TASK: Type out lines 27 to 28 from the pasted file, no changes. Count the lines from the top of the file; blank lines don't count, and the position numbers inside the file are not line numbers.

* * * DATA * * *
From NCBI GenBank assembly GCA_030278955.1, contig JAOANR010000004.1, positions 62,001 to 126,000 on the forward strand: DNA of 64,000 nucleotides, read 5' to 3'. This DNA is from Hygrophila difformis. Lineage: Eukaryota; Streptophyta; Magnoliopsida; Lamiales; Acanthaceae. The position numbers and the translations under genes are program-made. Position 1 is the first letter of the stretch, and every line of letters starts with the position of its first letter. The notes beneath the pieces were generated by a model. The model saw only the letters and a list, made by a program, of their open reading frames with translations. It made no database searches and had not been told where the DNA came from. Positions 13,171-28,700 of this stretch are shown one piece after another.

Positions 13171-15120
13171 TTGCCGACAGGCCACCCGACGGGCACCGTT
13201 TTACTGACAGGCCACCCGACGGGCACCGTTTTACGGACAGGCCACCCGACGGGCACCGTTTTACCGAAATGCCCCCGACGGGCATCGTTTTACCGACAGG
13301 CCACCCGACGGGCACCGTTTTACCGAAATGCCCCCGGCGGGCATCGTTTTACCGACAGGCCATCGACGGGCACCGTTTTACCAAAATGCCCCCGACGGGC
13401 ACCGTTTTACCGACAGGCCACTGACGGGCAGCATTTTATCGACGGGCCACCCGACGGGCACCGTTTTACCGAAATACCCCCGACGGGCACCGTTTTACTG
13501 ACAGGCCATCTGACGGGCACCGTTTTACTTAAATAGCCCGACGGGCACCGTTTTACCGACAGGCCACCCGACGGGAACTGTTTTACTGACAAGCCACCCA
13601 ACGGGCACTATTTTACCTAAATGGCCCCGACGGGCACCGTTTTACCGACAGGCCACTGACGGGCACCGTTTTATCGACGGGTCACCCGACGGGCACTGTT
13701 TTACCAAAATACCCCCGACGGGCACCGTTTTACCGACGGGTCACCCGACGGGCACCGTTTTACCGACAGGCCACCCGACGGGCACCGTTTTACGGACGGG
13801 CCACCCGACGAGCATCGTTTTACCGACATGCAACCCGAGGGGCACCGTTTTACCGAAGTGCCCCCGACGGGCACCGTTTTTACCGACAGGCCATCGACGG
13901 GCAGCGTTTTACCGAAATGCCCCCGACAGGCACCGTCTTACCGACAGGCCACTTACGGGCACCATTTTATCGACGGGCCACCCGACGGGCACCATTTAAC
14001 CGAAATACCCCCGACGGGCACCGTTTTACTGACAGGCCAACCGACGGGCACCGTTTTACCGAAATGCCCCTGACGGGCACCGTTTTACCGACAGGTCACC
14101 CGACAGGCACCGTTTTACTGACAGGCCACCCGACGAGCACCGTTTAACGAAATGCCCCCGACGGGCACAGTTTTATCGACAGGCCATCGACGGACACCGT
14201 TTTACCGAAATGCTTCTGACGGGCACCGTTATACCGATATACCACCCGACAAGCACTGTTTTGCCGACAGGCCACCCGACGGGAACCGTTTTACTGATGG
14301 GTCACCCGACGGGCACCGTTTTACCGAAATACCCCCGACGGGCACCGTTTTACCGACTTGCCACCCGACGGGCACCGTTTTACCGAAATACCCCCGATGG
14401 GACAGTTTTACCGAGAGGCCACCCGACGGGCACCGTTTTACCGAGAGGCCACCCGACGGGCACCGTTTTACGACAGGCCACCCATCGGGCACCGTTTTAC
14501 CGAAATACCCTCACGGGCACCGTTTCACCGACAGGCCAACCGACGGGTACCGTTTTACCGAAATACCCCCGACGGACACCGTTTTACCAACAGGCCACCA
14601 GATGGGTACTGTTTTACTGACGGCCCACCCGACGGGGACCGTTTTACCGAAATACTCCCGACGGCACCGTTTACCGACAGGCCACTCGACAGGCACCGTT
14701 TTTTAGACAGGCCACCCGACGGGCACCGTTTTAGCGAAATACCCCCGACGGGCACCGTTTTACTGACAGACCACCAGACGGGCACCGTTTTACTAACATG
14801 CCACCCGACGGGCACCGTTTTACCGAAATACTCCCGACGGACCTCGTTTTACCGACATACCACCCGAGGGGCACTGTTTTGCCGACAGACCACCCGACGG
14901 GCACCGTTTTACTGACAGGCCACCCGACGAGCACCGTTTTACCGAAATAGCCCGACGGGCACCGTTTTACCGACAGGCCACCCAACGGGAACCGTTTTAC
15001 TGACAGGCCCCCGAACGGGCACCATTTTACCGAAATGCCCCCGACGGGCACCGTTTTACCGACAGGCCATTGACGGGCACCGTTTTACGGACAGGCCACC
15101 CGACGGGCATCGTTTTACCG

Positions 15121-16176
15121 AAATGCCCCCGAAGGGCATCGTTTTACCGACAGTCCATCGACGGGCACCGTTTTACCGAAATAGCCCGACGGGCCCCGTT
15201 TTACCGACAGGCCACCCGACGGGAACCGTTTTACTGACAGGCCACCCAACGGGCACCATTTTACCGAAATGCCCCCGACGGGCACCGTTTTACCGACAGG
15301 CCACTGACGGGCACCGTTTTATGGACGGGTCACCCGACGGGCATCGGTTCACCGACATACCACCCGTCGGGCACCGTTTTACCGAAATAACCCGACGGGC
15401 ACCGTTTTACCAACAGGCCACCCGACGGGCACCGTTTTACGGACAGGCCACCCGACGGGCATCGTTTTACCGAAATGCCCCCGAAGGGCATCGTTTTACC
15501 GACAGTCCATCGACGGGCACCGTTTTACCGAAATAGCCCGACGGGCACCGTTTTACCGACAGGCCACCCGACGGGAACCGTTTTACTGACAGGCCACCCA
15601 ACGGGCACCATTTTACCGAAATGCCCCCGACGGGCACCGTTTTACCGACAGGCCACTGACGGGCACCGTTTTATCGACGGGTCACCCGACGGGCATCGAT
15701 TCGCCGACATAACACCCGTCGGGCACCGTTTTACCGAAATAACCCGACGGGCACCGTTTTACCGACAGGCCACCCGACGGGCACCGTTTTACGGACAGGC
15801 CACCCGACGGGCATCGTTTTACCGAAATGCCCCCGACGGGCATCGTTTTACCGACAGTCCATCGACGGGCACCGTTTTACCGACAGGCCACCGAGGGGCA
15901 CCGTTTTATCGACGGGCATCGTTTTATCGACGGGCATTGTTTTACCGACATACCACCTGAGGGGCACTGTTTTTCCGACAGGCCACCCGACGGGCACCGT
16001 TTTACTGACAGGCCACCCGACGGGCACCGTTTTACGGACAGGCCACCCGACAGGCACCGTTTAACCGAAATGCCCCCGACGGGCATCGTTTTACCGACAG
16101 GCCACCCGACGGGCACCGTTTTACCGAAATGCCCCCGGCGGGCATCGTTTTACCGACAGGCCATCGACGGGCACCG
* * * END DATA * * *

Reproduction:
15301 CCACTGACGGGCACCGTTTTATGGACGGGTCACCCGACGGGCATCGGTTCACCGACATACCACCCGTCGGGCACCGTTTTACCGAAATAACCCGACGGGC
15401 ACCGTTTTACCAACAGGCCACCCGACGGGCACCGTTTTACGGACAGGCCACCCGACGGGCATCGTTTTACCGAAATGCCCCCGAAGGGCATCGTTTTACC